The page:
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"10-minute" rapid Covid test developed in Finland

The equipment is about the size of a desktop computer, making it theoretically possible to carry out testing in any situation.

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The rapid Covid tests can also be used to quickly check for other respiratory illnesses, according to the researchers. Image: Sami Takkinen / Yle

A rapid antigen-based test developed at the University of Helsinki could be used to process up to 500 samples per hour, the project's researchers said in a university statement issued on Wednesday.

The rapid tests, which can also be used to quickly check for other respiratory illnesses, are also said to be able to identify the presence of coronavirus almost as accurately as sensitive PCR tests carried out in laboratories.

The study demonstrated that the technique can be used to diagnose Covid-19, according to Jussi Hepojoki, docent of virology and Academy of Finland research fellow at the University of Helsinki.

"We demonstrated that the technique we have developed was able to detect almost all positive specimens, from which we were able to isolate [Covid-19] in cell culture. In other words, the carriers were likely to continue to spread the virus at the time of sample collection," Hepojoki said in the statement.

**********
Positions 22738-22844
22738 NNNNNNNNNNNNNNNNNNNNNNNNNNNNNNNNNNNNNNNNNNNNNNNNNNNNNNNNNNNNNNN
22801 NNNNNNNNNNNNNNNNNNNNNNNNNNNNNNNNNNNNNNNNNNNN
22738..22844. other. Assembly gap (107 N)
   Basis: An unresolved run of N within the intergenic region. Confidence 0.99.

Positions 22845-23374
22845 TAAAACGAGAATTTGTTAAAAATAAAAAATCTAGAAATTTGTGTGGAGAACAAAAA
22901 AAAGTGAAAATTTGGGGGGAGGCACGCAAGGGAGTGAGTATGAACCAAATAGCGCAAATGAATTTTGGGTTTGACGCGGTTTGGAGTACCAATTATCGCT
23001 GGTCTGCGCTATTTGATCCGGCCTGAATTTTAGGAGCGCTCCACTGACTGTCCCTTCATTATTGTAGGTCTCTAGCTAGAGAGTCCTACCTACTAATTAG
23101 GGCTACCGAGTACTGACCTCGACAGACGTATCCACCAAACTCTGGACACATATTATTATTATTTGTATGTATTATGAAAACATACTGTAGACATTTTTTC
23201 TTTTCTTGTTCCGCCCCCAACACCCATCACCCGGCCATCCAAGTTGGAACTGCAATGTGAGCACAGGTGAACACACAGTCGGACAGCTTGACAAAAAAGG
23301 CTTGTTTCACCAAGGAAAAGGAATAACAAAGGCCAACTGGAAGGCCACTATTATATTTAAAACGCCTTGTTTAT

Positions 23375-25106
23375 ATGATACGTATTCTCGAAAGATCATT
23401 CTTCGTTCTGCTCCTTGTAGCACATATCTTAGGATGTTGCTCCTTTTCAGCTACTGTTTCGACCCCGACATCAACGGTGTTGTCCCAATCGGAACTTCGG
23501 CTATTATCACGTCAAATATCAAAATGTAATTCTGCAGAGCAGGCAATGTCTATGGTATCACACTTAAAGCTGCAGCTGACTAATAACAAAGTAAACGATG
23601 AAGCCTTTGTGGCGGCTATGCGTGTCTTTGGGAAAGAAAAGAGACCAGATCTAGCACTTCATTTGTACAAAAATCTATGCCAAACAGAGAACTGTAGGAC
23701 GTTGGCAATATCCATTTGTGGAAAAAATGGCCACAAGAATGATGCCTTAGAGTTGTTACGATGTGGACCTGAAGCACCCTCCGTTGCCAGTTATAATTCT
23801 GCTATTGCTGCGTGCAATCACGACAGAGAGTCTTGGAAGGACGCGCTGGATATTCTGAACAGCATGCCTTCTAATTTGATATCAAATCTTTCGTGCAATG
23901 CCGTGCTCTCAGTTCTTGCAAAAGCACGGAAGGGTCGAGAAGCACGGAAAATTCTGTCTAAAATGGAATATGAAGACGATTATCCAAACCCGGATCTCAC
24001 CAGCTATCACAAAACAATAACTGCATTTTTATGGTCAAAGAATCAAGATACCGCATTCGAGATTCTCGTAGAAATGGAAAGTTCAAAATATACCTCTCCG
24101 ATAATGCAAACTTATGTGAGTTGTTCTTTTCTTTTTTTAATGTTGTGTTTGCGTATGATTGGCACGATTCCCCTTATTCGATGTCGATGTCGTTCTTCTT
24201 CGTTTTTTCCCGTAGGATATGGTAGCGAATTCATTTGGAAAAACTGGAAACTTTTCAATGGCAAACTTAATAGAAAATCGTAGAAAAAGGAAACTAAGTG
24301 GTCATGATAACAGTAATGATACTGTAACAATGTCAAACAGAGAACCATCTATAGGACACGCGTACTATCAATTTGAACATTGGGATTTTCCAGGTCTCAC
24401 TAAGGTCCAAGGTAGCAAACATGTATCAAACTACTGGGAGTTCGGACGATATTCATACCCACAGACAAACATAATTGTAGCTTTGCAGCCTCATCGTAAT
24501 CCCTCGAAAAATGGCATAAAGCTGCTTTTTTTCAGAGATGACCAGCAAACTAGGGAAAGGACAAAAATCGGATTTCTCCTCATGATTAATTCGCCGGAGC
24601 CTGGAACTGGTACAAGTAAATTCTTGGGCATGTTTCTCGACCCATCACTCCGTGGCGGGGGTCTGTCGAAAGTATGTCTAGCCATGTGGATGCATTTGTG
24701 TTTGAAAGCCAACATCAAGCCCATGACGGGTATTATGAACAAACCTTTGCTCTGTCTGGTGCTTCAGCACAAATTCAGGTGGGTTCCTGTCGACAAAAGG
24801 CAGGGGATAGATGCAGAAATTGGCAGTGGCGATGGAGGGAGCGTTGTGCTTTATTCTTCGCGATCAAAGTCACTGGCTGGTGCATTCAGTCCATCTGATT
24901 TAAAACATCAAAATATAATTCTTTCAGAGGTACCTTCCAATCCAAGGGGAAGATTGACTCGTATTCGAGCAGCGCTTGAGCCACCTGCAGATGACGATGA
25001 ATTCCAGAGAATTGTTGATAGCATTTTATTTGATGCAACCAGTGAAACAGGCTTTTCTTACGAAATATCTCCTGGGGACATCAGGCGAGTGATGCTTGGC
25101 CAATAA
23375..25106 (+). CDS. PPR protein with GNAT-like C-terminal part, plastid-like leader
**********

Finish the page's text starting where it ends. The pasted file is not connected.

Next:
How it works

The equipment needed for the rapid test is about the size of a desktop computer, making it theoretically possible to carry out testing in any situation.

"According to our calculations, it would be possible to manually analyse as many as 500 samples per hour, with one person doing the testing and using a single testing device. Also, the cost of test reagents is fairly low," Hepojoki said.

Like its PCR counterpart, the antigen-based rapid test uses a sample swabbed from a person's nasopharynx — deep within the nose. Then, about 10 minutes after mixing the sample in a test solution containing antibodies, a result with a high degree of certainty is reached.

The test is based on a phenomenon called 'time-resolved Förster resonance energy transfer,' or TR-FRET.

"TR-FRET makes it possible to measure viral particles or the body’s own proteins by using what are known as 'mix and read'-type tests on complex biological samples, such as serum or even whole blood," the statement explained.

A report about the initiative by the research group was published this week in the peer-reviewed scientific journal mBio.

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